A couple of years ago, my daughters were baffled to discover that one of our neighbors dropped an ear of popping corn in their trick or treat baskets. But I wasn’t: This particular neighbor’s front porch is the pickup spot for a CSA and she’s a big supporter of local river cleanup efforts. Given that I was finding little scraps of candy wrappers around my house for days, it was refreshing to be able to pop the cob right in the microwave and throw the spent cob in my compost pail.
That little cob of corn has stuck in my mind in recent Halloweens as I watch the candy wrappers go in the trash (most aren’t recyclable), along with the cheap, flimsy decorations that my kids seem to convince me to buy, and the costumes they’ll outgrow by next year (what kid wants to be the same thing two years in a row?).
Can Halloween be enjoyed without ending up with a landfill-bound bag of trash the next day? I think so — here’s how!
1. Give earth-friendly treats. When you’re deciding what to hand out to trick-or-treaters, consider the environment. Foil candy wrappers, such as from Hershey’s Kisses, are recyclable (plus, Hershey has six zero-waste manufacturing facilities). There are some great organic and fair-trade options on the market, like Equal Exchange’s Fair Trade Your Halloween Kit, which comes in a recyclable cardboard display box. Another great option is allergy-friendly, organic candies from YumEarth. While it’s tricky to find candies with eco-friendly packaging right now, it might not be in the future: Mars is experimenting with bioplastic packaging, which is made from corn and would break down without harming the environment.
2. Pass out treats that aren’t to eat. If you want to go the inedible route, steer clear of the cheap plastic junk that will only end up cluttering kids’ rooms before getting thrown out. Instead, consider useful items like pencils made from newspaper, coins (a great time to clean out that big box of change you’ve been amassing), or Lego pieces.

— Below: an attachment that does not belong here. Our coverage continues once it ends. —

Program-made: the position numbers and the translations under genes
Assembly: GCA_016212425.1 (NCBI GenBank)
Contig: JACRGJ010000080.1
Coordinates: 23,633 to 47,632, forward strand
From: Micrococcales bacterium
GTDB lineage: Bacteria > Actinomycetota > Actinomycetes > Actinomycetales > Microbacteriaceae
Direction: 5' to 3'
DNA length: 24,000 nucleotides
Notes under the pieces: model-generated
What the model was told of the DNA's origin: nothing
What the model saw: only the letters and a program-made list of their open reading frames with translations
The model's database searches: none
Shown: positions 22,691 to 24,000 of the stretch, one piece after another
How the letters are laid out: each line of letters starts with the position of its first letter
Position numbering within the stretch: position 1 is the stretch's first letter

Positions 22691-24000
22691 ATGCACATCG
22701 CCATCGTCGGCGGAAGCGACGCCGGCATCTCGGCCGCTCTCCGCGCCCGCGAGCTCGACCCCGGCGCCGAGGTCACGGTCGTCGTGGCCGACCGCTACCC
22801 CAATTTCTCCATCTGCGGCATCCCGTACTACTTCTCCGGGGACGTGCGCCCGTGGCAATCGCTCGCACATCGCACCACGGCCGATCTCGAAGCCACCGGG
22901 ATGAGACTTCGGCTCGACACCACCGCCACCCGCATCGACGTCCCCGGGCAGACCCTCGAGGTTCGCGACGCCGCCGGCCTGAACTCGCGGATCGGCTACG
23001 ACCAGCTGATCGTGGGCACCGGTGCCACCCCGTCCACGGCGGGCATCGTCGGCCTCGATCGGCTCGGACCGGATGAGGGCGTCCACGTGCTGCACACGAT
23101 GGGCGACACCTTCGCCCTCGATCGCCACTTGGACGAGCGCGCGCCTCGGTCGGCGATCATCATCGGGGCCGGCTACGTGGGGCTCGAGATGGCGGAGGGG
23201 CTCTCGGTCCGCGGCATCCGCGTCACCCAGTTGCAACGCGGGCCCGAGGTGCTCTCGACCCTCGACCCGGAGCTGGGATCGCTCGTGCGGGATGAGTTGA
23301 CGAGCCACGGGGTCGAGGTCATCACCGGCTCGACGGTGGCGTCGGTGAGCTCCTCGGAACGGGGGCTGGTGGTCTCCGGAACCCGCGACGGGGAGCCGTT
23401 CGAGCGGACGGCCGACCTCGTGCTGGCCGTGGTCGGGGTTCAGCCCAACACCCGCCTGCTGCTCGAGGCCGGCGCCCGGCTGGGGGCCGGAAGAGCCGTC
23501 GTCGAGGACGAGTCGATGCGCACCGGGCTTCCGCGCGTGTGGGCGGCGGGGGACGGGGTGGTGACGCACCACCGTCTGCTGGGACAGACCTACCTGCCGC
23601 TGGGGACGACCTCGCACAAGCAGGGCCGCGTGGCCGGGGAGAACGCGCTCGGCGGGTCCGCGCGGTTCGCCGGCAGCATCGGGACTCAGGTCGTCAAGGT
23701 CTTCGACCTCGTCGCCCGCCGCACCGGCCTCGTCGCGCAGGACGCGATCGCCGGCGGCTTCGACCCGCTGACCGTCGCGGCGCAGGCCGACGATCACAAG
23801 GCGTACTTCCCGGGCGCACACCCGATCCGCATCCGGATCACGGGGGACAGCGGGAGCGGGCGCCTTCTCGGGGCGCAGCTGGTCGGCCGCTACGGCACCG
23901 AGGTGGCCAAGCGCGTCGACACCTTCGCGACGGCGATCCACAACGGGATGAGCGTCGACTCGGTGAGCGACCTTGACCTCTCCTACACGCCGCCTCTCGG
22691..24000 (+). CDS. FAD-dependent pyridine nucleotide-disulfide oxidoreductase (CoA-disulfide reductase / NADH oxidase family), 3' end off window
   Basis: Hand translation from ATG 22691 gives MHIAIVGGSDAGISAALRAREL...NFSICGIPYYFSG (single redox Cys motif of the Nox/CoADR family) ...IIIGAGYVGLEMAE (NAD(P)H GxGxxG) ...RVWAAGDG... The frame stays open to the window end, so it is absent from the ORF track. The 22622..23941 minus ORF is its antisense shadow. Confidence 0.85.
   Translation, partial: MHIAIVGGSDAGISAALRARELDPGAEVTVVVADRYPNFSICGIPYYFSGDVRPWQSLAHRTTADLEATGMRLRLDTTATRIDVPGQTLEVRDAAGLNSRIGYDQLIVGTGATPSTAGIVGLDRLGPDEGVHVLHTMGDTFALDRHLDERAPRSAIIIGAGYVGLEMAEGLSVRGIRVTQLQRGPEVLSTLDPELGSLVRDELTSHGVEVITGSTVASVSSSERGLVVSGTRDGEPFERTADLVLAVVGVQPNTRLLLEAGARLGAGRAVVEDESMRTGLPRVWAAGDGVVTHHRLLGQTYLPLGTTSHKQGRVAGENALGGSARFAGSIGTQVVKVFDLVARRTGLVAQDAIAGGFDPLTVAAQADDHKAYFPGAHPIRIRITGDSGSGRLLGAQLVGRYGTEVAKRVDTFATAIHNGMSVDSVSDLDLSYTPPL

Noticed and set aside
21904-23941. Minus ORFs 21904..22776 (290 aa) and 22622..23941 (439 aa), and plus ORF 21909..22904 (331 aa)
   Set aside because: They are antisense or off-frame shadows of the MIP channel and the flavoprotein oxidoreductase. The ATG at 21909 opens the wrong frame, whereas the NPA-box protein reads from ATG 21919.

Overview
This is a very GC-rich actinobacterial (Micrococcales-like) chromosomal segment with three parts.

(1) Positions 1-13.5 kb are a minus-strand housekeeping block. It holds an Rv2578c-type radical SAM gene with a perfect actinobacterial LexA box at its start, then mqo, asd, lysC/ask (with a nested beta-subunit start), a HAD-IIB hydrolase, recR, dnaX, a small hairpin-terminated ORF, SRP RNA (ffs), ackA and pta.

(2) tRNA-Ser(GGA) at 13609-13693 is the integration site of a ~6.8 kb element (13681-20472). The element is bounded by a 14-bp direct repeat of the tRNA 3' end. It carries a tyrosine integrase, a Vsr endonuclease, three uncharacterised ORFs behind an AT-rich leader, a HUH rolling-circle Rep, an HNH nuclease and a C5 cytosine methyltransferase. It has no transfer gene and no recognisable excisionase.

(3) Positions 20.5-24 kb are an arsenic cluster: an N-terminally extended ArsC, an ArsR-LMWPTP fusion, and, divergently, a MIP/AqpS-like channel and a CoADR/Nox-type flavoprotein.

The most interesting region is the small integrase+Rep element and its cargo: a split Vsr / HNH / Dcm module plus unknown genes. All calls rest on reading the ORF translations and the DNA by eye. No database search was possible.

3. Be green with your own candy wrappers. There’s no escaping the candy that’ll be just about everywhere in the days before and after Halloween (even if you don’t have kids, chances are your workplace will be full of it!). The Internet is full of fun projects you can do with candy wrappers. Plain foil wrappers or clear plastic can be recycled with the rest of your foil and plastic film. TerraCycle offers a collection box for wrappers — why not see if your local school or library will serve as a collection point?
4. Feed the chickens. While composting your old jack-o-lanterns is a great waste-saving idea, several Recyclebank members who read my Halloween tips last year noted that they have found a different way to dispose of their pumpkins: Feeding chickens! Check with neighbors who raise backyard chickens, or local farmers, to see if they might want your old pumpkins as chicken feed. Wildlife might also enjoy noshing on our pumpkin trash, so you can also break up pumpkins and leave them in the woods for deer or raccoons to enjoy.
5. Decorate wisely. I don’t generally decorate for Halloween, which astounds my mom, whose shed is filled with bins of decorations for just about every holiday. If she happens to visit in the fall, she’ll often run to the dollar store to trick out my house, but usually I end up throwing away the flimsy decorations at the end of the season. Investing in, or making, a few well-made holiday decorations would be far wiser from an environmental standpoint, since they’d be saved from year to year, rather than trashed.
6. Dress for (eco) success. As with decorations, Halloween costumes are often not well made and get too trashed to save from year to year. This year, plan your costume with its post-holiday life in mind. Can you use components that can be saved to use again next year, such as wings or a wig? Can you borrow or swap costumes for your kids, rather than buy something new? Or can your costume be assembled from stuff around the house? Any of these options are better than buying something that you’ll just throw in the trash.